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Signing Property Notices and Certificates as a Corporate Landlord or Agent11th January 2021 Commercial Litigation
It has not always been entirely clear what is required of a company when signing property notices and certificates in its capacity as a landlord or letting agent. There is a general statutory requirement under section 44 of the Companies Act 2006, which requires signing by either two directors, a director and a company secretary, or a director before a witness. However, it has never been clear how this should be done in the context of statutory notices, such as section 8 notices under the Housing Act 1988 or tenancy deposit protection certificates. Complying with this requirement can be burdensome and often impractical in the context of a landlord and tenant relationship. The issue was recently considered by the High Court in Northwood Solihull Ltd v Fearn & Ors (2020) EWHC 3538 (QB).
Section 8 Notices
A landlord’s signature is not a statutory requirement for a section 8 notice. The prescribed notice provides that it can “be signed and dated by the landlord or licensor or the landlord’s or licensor’s agent (someone acting for the landlord or licensor)”. The court considered that a section 8 notice is a preliminary warning to the tenant and a precondition for the landlord, which can be signed by someone other than the landlord. In that context it appeared that the correct approach would be to allow for less formal methods of verifying the notice and that corporate landlords did not need to comply with section 44 of the Companies Act 2006.
However, it is important that the correct parties are crossed out under the signature in paragraph 6 of the section 8 notice to indicate who and in what capacity is signing the notice. It appears that if a director signs without full compliance with section 44 of the Companies Act 2006, then they are signing as a landlord’s agent rather than as a landlord. If they wish to sign as the landlord, i.e. on behalf of the company, then compliance with section 44 of the Companies Act 2006 will be required. This would seem to apply equally to corporate letting agents signing notices on behalf of the landlord.
Even if the signature block has the signing party incorrectly stated, this may make little difference in practice. In Northwood the landlord’s agent had signed and crossed out everything else, but “landlord” below the signature field whereas they should have left the box saying “landlord’s agent”. The court accepted the section 8 notice as a valid notice as it considered that “this was not a determinative matter”.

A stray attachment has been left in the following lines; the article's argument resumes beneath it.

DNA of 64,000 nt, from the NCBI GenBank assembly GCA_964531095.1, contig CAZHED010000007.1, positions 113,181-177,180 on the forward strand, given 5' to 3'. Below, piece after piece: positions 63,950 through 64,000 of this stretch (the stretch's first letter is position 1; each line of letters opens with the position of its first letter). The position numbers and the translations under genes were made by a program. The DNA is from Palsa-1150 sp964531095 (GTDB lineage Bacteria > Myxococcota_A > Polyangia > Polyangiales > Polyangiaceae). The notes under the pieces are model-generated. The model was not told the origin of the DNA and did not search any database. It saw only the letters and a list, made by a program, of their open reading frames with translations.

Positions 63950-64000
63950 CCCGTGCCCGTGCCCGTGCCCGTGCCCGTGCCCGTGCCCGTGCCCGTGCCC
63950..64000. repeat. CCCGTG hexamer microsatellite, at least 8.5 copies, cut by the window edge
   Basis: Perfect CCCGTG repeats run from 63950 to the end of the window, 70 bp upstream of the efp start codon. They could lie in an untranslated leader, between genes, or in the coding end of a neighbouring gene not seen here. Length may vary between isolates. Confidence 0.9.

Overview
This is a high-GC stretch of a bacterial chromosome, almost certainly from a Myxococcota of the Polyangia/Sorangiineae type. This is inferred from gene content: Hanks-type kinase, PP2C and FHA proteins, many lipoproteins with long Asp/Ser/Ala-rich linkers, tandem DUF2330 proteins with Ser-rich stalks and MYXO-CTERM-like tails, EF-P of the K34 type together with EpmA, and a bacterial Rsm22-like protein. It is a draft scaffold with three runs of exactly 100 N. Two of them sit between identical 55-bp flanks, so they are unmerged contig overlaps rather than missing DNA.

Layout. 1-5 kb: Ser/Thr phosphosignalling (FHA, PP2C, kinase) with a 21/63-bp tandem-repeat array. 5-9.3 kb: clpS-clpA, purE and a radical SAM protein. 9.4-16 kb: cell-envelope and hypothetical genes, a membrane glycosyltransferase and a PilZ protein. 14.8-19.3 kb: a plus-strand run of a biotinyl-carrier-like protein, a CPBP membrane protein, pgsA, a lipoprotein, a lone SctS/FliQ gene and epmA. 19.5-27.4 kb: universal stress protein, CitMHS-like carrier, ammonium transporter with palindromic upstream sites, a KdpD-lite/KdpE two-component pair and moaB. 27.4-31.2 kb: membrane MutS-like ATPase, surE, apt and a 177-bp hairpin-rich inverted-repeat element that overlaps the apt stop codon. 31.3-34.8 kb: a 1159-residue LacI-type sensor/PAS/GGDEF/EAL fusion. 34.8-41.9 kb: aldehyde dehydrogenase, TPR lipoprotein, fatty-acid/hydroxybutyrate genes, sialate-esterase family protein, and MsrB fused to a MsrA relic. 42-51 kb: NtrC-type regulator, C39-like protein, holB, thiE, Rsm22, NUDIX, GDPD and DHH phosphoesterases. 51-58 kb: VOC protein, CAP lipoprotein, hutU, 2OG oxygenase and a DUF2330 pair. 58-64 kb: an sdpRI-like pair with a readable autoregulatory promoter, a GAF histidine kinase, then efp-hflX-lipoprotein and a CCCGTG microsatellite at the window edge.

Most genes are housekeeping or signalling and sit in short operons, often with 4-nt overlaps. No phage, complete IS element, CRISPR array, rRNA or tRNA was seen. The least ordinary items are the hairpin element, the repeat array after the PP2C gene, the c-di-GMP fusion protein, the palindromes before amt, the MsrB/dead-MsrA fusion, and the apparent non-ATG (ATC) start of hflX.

So, section 8 notices are relatively easy to deal with. However, not all documents are so simple.
Prescribed Information Certification
In Northwood, the prescribed information had been given to the tenants in July 2014, pre-Deregulation Act 2015. The requirement at the time was that a prescribed information certificate “signed by the landlord” had to be given to the tenant (Housing (Tenancy Deposits) (Prescribed Information) Order SI 2007/797, Paragraph 2(1)(g)).
Following previous decisions, the court considered that the corporate landlord should have signed the prescribed information certificate in accordance with section 44 of the Companies Act 2006.
Accordingly, where prescribed information has been provided by a corporate landlord before the relevant provisions of the Deregulation Act 2015 came into effect, i.e. prior to 25 March 2015, this should have been signed in accordance with section 44 of the Companies Act 2006, i.e. by two company directors, a director and a secretary, or a director and a witness. Where this has not been done, landlords may be subject to a penalty for breach of section 214 of the Housing Act 2004. Furthermore, any section 21 notice served prior to rectification of the defective prescribed information certificate would be invalidated.
As far as prescribed information provided after 26 March 2015 is concerned, the position is less clear, but may not be all that different. While the new wording of the relevant provision now refers to a signature by “the landlord or the initial agent”, it is likely that this is specific enough that a corporate landlord (or a corporate agent) should comply with section 44 of the Companies Act 2006. In any event, this is the safer approach to adopt.
This is a bit of an odd decision. First, the High Court said it did not have to consider whether the Deregulation Act changes were relevant as the tenancy pre-dated them. However, it seems to have been incorrect on this. The whole point of amending the prescribed information regulations by way of the Deregulation Act as opposed to just changing the regulations by order was that the change was backdated until 2007, the start of the deposit protection regime. This backdated application is unusual and required Parliamentary approval. However, this meant that the changes made the changes made in the Deregulation Act were applied retrospectively to all deposits and so should have been in force in this case.
Whether or not employees of landlords and agents can sign in the light of the Deregulation Act is harder to decide. The Deregulation Act only allows for singing by someone acting on the landlord’s behalf in relation to a deposit. It is arguable that a landlord could agree that the employees of a letting agent are doing this. Agents could tweak their terms of business as an interim measure to make this possible and this may provide some protection. The real solution is for the government to tweak the regulations (again!) which they could do through the planned Renters’ Reform Bill. Better still the need to sign could just be eliminated as it provides little true benefit.